Isabella, born in 1746, was the daughter of the elder Lewis Hallam and a member of a large family of performers who were responsible for the development of the American theatre. When many of the clan left for the new world in 1752, Isabella was left in the custody of her aunt, Ann Barrington, who carefully guided the youngster’s early stage career. Isabella began, as did many child actors, playing the Duke of York in “Richard III”, in this instance at Covent Garden Theatre on 22 September 1752; that night her aunt was seen as Lady Anne. Isabella made her first ‘adult’ appearance on 10 April 1761 as Juliet to Ross’s Romeo, with Ann Barrington playing Lady Capulet. The youngster also danced that evening and in later appearances showed her talent as a singer and guitarist. Over the years at Covent Garden (and in the summer of 1773 at Liverpool), she acted a formidable repertoire of important roles in comedy and tragedy, among them Cordelia in “King Lear”, Jessica and Portia in “The Merchant of Venice”, Ophelia in “Hamlet”, Hermione in “The Winter’s Tale”, Lady Macbeth, Mrs Ford in “The Merry Wives of Windsor” – to name only some of her Shakespearean characters. From 7 April 1765 she was advertised as Mrs Mattocks, having married, against the wishes of her relatives, the mediocre actor and fairground singer George Mattocks. Though the marriage lasted for years, both were unfaithful.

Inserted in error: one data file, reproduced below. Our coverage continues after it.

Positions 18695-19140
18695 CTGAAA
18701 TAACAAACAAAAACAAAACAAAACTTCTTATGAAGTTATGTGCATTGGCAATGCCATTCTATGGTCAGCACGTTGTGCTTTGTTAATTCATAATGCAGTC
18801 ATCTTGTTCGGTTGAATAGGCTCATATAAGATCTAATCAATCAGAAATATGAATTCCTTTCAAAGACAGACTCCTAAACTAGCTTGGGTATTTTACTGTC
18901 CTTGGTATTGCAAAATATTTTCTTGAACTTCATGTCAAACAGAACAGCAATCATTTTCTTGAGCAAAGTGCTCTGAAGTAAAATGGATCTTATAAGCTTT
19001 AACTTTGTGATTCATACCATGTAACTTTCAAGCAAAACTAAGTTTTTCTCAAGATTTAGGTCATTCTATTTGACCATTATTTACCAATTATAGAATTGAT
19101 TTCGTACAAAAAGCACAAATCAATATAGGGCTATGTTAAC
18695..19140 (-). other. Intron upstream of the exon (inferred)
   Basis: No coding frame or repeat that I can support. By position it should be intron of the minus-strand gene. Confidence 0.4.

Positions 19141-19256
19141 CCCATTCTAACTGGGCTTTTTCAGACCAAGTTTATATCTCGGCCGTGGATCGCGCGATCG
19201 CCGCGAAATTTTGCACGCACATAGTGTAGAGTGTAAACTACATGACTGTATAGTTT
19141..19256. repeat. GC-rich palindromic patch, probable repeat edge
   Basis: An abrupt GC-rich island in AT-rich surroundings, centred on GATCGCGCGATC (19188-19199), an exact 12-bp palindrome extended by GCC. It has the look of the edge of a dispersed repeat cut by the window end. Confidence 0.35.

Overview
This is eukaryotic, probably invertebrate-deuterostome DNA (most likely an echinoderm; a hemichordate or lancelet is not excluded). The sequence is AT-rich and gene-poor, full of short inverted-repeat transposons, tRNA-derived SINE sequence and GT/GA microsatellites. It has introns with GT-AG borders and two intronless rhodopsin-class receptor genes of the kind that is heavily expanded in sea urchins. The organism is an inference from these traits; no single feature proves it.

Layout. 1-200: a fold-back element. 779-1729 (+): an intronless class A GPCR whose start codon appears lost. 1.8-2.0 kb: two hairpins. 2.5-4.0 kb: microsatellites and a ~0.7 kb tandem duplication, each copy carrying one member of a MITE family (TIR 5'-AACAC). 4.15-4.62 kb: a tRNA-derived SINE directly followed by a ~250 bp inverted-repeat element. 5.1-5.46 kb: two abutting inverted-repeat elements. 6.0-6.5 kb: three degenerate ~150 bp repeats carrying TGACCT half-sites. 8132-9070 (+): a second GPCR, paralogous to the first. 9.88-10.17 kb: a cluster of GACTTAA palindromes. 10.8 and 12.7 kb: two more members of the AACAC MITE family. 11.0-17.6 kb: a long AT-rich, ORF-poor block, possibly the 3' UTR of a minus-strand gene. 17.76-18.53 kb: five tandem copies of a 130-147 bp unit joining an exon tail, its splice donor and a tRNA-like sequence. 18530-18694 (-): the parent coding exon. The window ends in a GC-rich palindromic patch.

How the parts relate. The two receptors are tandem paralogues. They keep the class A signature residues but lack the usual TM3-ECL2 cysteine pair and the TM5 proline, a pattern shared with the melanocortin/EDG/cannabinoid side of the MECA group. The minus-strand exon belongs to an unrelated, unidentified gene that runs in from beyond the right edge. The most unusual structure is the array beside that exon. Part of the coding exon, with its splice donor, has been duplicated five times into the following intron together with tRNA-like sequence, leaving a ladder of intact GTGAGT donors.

Isabella Mattocks appeared in so many roles at so many theatres in and out of London that she attracted much critical attention over the years, but most of the comments were guarded. In 1773, for instance, the “Macaroni and Savoir Vivre Magazine” said, ‘She has an exceeding good natural voice that stamps her a very good second singer; which, on the whole, from a pleasing person, together with a good share of judgement, renders her one of the most useful performers in the theatre she is engaged in.’ Francis Gentleman in “The Theatres” in 1772 called her ‘figure happily dispos’d, tho’ small,/ Striking in nought, agreeable in all …’ And so they went, damning with faint praise a performer who was well liked, but not very well liked.
Mrs Mattocks made her final stage appearance on 7 June 1808. Her husband had died in 1804, leaving her little; she had managed her career successfully, however, and left a comfortable estate to her daughter Isabella Anne, whose husband squandered it. But Isabella Mattocks left many friends in the theatre; they gave her a benefit at the King’s Theatre in 1813 that brought in £1092. She died at her house in High Street, Kensington, on 25 June1826. (BDA [EAL]